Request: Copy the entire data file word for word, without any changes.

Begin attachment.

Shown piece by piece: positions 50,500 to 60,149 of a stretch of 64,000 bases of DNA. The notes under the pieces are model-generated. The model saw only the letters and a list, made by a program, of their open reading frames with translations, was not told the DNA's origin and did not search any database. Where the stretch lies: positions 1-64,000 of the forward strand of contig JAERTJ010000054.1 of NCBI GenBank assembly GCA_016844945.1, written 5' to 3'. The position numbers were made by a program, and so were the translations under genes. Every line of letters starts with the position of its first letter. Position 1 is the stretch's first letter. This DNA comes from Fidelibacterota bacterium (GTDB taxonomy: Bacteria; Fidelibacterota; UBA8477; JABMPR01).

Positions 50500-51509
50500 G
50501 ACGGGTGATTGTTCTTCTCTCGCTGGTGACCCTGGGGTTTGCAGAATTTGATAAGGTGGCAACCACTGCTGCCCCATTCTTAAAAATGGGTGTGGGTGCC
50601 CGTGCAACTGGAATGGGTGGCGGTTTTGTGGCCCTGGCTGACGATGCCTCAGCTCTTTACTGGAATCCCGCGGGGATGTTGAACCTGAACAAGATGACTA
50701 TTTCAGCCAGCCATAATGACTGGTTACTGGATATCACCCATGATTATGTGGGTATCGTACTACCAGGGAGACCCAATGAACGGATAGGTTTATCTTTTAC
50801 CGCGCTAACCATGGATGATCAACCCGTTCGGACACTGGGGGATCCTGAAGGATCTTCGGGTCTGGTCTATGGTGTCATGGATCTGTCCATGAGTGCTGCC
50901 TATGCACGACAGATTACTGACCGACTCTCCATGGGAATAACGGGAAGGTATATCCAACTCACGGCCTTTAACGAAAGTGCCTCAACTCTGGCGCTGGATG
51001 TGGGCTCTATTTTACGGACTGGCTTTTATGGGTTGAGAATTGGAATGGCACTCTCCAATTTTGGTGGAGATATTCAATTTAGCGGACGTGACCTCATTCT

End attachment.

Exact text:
Shown piece by piece: positions 50,500 to 60,149 of a stretch of 64,000 bases of DNA. The notes under the pieces are model-generated. The model saw only the letters and a list, made by a program, of their open reading frames with translations, was not told the DNA's origin and did not search any database. Where the stretch lies: positions 1-64,000 of the forward strand of contig JAERTJ010000054.1 of NCBI GenBank assembly GCA_016844945.1, written 5' to 3'. The position numbers were made by a program, and so were the translations under genes. Every line of letters starts with the position of its first letter. Position 1 is the stretch's first letter. This DNA comes from Fidelibacterota bacterium (GTDB taxonomy: Bacteria; Fidelibacterota; UBA8477; JABMPR01).

Positions 50500-51509
50500 G
50501 ACGGGTGATTGTTCTTCTCTCGCTGGTGACCCTGGGGTTTGCAGAATTTGATAAGGTGGCAACCACTGCTGCCCCATTCTTAAAAATGGGTGTGGGTGCC
50601 CGTGCAACTGGAATGGGTGGCGGTTTTGTGGCCCTGGCTGACGATGCCTCAGCTCTTTACTGGAATCCCGCGGGGATGTTGAACCTGAACAAGATGACTA
50701 TTTCAGCCAGCCATAATGACTGGTTACTGGATATCACCCATGATTATGTGGGTATCGTACTACCAGGGAGACCCAATGAACGGATAGGTTTATCTTTTAC
50801 CGCGCTAACCATGGATGATCAACCCGTTCGGACACTGGGGGATCCTGAAGGATCTTCGGGTCTGGTCTATGGTGTCATGGATCTGTCCATGAGTGCTGCC
50901 TATGCACGACAGATTACTGACCGACTCTCCATGGGAATAACGGGAAGGTATATCCAACTCACGGCCTTTAACGAAAGTGCCTCAACTCTGGCGCTGGATG
51001 TGGGCTCTATTTTACGGACTGGCTTTTATGGGTTGAGAATTGGAATGGCACTCTCCAATTTTGGTGGAGATATTCAATTTAGCGGACGTGACCTCATTCT